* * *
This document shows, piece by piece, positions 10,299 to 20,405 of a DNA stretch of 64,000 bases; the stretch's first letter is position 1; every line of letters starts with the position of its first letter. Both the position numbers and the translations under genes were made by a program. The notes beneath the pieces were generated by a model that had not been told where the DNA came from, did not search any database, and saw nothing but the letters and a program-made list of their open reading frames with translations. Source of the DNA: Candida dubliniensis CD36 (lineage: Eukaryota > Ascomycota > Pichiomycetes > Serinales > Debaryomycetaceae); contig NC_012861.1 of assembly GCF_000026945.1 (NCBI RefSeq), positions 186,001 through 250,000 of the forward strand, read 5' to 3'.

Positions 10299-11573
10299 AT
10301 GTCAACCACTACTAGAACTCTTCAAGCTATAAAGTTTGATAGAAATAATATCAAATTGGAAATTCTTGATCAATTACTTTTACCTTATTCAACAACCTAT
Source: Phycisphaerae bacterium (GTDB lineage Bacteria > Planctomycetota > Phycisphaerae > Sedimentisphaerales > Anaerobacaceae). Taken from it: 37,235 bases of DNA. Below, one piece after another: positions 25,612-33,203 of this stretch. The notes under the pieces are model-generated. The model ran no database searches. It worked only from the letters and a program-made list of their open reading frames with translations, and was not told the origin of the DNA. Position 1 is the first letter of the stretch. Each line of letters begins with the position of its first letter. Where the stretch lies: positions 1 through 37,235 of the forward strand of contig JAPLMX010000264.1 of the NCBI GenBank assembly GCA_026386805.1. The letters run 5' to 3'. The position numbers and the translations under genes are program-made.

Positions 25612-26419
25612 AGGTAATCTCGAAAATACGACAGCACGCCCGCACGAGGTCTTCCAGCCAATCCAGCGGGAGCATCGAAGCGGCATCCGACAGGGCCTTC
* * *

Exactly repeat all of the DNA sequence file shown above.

This document shows, piece by piece, positions 10,299 to 20,405 of a DNA stretch of 64,000 bases; the stretch's first letter is position 1; every line of letters starts with the position of its first letter. Both the position numbers and the translations under genes were made by a program. The notes beneath the pieces were generated by a model that had not been told where the DNA came from, did not search any database, and saw nothing but the letters and a program-made list of their open reading frames with translations. Source of the DNA: Candida dubliniensis CD36 (lineage: Eukaryota > Ascomycota > Pichiomycetes > Serinales > Debaryomycetaceae); contig NC_012861.1 of assembly GCF_000026945.1 (NCBI RefSeq), positions 186,001 through 250,000 of the forward strand, read 5' to 3'.

Positions 10299-11573
10299 AT
10301 GTCAACCACTACTAGAACTCTTCAAGCTATAAAGTTTGATAGAAATAATATCAAATTGGAAATTCTTGATCAATTACTTTTACCTTATTCAACAACCTAT
Source: Phycisphaerae bacterium (GTDB lineage Bacteria > Planctomycetota > Phycisphaerae > Sedimentisphaerales > Anaerobacaceae). Taken from it: 37,235 bases of DNA. Below, one piece after another: positions 25,612-33,203 of this stretch. The notes under the pieces are model-generated. The model ran no database searches. It worked only from the letters and a program-made list of their open reading frames with translations, and was not told the origin of the DNA. Position 1 is the first letter of the stretch. Each line of letters begins with the position of its first letter. Where the stretch lies: positions 1 through 37,235 of the forward strand of contig JAPLMX010000264.1 of the NCBI GenBank assembly GCA_026386805.1. The letters run 5' to 3'. The position numbers and the translations under genes are program-made.

Positions 25612-26419
25612 AGGTAATCTCGAAAATACGACAGCACGCCCGCACGAGGTCTTCCAGCCAATCCAGCGGGAGCATCGAAGCGGCATCCGACAGGGCCTTC